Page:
Blogging Softwares

By: Jack Doren

Blog Software Types Some of this may be an over-simplification because some software started one way, then offered some of the advantages of the other kinds, but we can start an understanding by defining some of the characteristics of different offerings that exist, and the pros & cons of each. You might also take a look at what other people have to say on the importance of selecting from among these alternative approaches, such as Lila Efimova on Choices in Weblog Software, and my own collection of links to other people comments via Blog Software MT and RU. I refer to a lot of different software vendors here ... for more info on any one of them, such as links, check out my Blog Software directory, and Blog Software Perspectives where I have a bunch of links to stuff by many people on how you can compare what the different Blog Software vendors have to offer, in terms of different features, and ease of use, kind of a do-it-yourself Consumer Reports on Weblogging.

Off-Site Weblogging is where there is nothing on your PC, other than perhaps something added to your Browser. Off-site means your weblog is off of your computer. The whole weblog is hosted by the Weblog ISP. You go there with your Browser, identify your account, perhaps select template and other features, and then you type merrily away. You do not have to futz with downloading anything to your PC, there is nothing to manage on your PC, you pass the buck to the Weblog ISP to handle backups, security, maintenance and so forth. You can give other people access to your weblog, issuing them passwords, and perhaps not giving them all the same privileges that you give yourself. Advantages of this kind of weblogging is that it is incredibly simple to get started with it, and update from wherever your PC is. There is a large spectrum of management topics you never futz with. You don't have to worry about disk space on your computer, backing up your weblog, security. It is either safe or not, this is out of your hands. Later you can figure out if it is practical to update the site from several different PCs - home, work, laptop while traveling. If that is important to you, check out your Blog Software vendor choices before making final selection, to make sure it has all the features you desire.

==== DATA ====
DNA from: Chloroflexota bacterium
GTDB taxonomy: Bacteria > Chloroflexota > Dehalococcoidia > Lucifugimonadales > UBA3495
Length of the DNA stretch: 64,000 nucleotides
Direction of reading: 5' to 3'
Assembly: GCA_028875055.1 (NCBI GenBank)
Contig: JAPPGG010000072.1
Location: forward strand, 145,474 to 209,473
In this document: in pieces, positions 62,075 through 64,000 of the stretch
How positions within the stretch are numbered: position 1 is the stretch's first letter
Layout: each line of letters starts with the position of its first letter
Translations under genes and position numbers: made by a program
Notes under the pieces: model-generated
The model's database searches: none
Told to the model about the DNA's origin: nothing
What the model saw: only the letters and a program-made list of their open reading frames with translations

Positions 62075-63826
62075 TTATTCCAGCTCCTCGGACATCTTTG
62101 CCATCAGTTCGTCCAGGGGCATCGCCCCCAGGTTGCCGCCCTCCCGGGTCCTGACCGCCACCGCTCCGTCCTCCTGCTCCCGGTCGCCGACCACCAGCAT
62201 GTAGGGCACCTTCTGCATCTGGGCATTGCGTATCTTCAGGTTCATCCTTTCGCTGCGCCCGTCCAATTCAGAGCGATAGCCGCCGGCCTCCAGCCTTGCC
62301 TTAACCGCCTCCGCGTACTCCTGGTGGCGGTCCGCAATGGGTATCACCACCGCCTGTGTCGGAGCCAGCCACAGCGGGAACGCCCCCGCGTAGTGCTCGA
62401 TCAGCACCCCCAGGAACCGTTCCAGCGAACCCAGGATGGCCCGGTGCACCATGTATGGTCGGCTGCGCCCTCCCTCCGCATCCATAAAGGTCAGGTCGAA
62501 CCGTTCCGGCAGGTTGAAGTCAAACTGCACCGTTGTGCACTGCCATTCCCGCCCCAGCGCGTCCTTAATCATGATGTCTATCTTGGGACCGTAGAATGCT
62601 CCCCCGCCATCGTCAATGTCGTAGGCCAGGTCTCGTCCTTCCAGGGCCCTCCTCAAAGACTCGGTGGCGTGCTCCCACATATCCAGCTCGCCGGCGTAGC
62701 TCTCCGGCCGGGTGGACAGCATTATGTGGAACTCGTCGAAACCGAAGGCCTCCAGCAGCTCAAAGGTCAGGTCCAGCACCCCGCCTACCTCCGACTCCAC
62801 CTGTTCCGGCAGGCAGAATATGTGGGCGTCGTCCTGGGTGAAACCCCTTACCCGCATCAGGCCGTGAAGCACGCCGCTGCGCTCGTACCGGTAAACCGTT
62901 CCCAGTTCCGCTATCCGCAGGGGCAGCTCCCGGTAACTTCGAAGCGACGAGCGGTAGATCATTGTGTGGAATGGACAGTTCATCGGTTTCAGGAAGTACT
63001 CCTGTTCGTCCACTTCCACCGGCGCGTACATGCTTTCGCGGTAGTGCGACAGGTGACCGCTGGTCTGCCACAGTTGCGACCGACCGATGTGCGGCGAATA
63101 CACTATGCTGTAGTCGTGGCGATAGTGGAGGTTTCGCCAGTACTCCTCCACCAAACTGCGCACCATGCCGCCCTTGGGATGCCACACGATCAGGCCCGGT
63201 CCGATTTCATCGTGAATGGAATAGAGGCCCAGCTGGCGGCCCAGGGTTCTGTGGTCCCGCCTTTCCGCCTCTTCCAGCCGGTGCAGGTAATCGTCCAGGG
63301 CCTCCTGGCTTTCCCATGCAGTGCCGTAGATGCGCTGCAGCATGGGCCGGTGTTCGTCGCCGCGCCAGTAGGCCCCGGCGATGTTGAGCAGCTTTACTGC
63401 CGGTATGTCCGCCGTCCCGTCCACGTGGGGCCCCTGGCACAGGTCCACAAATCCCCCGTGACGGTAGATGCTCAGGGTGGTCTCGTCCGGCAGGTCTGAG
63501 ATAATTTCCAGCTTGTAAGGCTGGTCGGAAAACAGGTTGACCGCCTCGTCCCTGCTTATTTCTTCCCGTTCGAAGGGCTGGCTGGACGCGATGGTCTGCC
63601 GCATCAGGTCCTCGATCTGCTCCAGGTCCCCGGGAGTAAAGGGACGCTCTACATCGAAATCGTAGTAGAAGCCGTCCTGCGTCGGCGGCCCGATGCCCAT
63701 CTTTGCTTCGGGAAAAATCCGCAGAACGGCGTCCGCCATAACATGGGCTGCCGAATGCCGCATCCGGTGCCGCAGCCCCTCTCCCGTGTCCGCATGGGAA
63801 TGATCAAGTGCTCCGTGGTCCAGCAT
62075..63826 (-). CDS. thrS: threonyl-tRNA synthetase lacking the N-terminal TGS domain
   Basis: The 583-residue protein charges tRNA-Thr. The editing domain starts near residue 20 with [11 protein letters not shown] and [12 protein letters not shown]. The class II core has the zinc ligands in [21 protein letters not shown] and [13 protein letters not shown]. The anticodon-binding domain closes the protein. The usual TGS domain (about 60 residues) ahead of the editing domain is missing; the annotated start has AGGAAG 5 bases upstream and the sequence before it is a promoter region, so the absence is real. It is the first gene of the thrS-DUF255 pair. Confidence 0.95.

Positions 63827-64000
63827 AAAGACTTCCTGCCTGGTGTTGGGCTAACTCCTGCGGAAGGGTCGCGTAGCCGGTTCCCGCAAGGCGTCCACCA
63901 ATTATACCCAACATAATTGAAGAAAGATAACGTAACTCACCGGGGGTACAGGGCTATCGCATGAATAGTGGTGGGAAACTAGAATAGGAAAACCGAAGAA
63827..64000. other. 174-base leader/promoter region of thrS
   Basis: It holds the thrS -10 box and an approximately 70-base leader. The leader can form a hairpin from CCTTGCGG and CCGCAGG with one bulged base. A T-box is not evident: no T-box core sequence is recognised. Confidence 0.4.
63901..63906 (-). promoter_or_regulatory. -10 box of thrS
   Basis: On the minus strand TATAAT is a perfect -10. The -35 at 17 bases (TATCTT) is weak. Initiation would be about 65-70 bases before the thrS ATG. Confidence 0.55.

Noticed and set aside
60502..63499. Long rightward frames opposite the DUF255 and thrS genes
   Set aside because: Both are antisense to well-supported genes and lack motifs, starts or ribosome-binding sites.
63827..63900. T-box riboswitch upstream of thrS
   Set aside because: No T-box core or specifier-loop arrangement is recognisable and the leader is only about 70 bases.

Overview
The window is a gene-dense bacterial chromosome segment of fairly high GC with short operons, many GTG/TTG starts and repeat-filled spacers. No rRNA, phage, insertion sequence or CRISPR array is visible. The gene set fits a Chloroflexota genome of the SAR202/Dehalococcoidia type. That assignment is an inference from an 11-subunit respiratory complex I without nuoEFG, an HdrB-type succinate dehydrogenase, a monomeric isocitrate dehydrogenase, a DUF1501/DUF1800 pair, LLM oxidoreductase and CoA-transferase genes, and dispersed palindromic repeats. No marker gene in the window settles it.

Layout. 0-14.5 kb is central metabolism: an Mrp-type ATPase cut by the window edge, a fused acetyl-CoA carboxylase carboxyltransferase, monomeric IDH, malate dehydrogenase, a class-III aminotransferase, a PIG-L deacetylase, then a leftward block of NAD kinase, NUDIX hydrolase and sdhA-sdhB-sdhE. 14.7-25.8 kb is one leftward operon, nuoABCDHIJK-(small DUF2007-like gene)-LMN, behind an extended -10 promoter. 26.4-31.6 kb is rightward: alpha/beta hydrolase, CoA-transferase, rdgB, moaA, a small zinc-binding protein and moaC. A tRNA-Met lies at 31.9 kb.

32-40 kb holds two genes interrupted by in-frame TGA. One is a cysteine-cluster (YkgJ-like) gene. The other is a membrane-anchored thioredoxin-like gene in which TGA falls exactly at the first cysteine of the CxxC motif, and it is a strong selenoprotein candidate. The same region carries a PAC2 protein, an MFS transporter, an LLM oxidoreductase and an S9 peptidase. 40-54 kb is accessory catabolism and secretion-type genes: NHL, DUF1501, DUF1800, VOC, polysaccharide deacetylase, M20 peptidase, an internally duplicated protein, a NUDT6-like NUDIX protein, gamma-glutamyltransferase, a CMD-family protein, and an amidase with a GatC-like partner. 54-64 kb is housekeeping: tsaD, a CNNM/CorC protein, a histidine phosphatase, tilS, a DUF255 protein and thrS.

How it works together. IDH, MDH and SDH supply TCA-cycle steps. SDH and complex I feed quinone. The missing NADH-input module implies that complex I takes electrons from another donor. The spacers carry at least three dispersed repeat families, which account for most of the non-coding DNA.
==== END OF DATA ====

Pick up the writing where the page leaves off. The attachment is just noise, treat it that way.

Disadvantage of this is that you are extremely dependent upon the fortunes of the host site. If it goes down, you are down, and there is nothing you can do about it. If they go out of business, you have lost everything. If thousands of people are using the site, you could experience slow sluggish access. If the vendor ups the pricing, you are pretty much a captive audience stuck there. Many places start free, and work up from there. See Blog Moving for types of hassles you will have to deal with if you find it neccessary to relocate your blog from this reality.

According to The Weblog Tool Roundup by Joshua Allen, and Lila Efimova on Choices in Weblog Software, examples of this kind of weblog include: Blogger, Dairyland, Pitas.

The free versions have some limits on what can be included in your postings. From my personal experience, I can see that Manila falls into this category, although you can have mutiple users with Radio posting to a Manila site.

On-Site Weblogging is where the weblog runs off of your computer, which means you have to take responsibility for managing more than the weblog itself.

Advantages mean that you are protected from the vagaries of dot coms going out of business, being hacked, going down, etc.

Disadvantage now you are a more direct target of hackers, viruses, massive users corrupting your bandwidth etc. There are a whole bunch of features available for your weblog, that you can now manipulate, and there might be a steep learning curve associated with figuring out how to do all that stuff. Are you truely ready to invest in your own server, and figure out how to work that aspect of our technology? Before you put all your weblog connection eggs into one Internet connection basket, you might want to read Lila Efimova on what can happen when you no longer able to do blogging, after you get hooked on it.